Sci­en­tists de­code pos­si­ble ori­gin of hu­man speech

The Day After - - COFFEEHOUSE -

Re­searchers have dis­cov­ered neu­ral cir­cuits in the brains of rh­e­sus macaque mon­keys that could rep­re­sent a com­mon ori­gin for so­cial com­mu­ni­ca­tion, in­clud­ing hu­man speech. The find­ings showed that these cir­cuits are in­volved in face recog­ni­tion, fa­cial ex­pres­sion and emo­tion and they may very well have given rise to our sin­gu­lar ca­pac­ity for speech.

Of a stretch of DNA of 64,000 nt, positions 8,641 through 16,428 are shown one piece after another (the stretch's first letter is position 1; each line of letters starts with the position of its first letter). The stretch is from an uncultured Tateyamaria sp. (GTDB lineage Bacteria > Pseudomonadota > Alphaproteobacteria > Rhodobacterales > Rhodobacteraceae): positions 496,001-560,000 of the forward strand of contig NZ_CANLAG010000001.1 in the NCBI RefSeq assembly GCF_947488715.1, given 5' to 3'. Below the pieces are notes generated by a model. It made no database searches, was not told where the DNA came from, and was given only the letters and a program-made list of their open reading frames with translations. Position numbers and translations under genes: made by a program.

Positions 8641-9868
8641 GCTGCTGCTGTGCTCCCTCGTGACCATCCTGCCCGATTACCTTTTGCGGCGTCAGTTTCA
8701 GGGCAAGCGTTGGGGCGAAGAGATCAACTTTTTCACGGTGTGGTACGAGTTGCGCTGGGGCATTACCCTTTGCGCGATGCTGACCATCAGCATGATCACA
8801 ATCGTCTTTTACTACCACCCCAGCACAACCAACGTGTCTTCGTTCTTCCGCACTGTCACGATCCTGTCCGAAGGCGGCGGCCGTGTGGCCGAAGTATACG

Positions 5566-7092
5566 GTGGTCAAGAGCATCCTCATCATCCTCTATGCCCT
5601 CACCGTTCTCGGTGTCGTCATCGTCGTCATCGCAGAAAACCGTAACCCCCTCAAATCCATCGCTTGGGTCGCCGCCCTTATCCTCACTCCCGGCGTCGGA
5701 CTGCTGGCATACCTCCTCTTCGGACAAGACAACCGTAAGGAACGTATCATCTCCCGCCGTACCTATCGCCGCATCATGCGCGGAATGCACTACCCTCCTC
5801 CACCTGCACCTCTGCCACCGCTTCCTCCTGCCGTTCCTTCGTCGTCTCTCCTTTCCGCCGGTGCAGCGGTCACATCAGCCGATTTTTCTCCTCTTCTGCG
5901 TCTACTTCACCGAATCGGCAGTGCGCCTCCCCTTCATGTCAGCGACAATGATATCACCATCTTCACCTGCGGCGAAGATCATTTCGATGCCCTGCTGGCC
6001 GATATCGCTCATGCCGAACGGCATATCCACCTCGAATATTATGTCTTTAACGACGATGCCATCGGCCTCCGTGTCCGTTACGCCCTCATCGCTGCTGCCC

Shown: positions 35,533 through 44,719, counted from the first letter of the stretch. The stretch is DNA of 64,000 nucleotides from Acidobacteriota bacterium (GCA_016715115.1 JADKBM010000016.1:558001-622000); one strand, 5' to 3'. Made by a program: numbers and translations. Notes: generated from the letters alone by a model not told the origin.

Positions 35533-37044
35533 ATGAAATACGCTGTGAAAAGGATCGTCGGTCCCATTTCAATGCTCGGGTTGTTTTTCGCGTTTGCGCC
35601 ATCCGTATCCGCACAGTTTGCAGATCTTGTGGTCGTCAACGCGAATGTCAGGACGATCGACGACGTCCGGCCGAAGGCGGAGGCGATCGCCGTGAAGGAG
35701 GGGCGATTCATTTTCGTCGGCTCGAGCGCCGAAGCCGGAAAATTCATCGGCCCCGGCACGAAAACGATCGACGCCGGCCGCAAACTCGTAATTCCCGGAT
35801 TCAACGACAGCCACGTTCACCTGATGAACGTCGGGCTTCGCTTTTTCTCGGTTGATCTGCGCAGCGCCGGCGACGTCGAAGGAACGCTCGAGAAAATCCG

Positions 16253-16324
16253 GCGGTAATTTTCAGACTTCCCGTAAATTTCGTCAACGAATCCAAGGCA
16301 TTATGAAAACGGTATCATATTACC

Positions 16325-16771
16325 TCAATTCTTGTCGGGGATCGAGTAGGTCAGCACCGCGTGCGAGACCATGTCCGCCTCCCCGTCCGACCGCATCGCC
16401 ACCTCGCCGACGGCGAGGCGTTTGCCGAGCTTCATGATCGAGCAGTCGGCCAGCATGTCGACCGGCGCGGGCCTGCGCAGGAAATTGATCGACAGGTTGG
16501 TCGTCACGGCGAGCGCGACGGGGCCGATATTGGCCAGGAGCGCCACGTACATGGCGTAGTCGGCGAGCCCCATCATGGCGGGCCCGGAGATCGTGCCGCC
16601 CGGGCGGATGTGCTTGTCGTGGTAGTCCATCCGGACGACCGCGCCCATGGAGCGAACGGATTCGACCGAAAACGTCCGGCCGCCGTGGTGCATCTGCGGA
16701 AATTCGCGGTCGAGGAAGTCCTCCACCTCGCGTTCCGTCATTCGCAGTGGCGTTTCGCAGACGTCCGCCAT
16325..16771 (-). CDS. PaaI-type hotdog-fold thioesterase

The team, from the Rock­e­feller Univer­sity in New York City, used a novel ex­per­i­men­tal setup to take MRI scans of the brains of mon­keys as they watched video clips of other mon­keys mak­ing com­mu­nica­tive fa­cial ex­pres­sions. When the mon­keys in the clips made a friendly lip-smack­ing ges­ture, the sub­ject mon­keys re­sponded in kind — but only when their pre-recorded peers ap­peared to be mak­ing di­rect eye con­tact with them.

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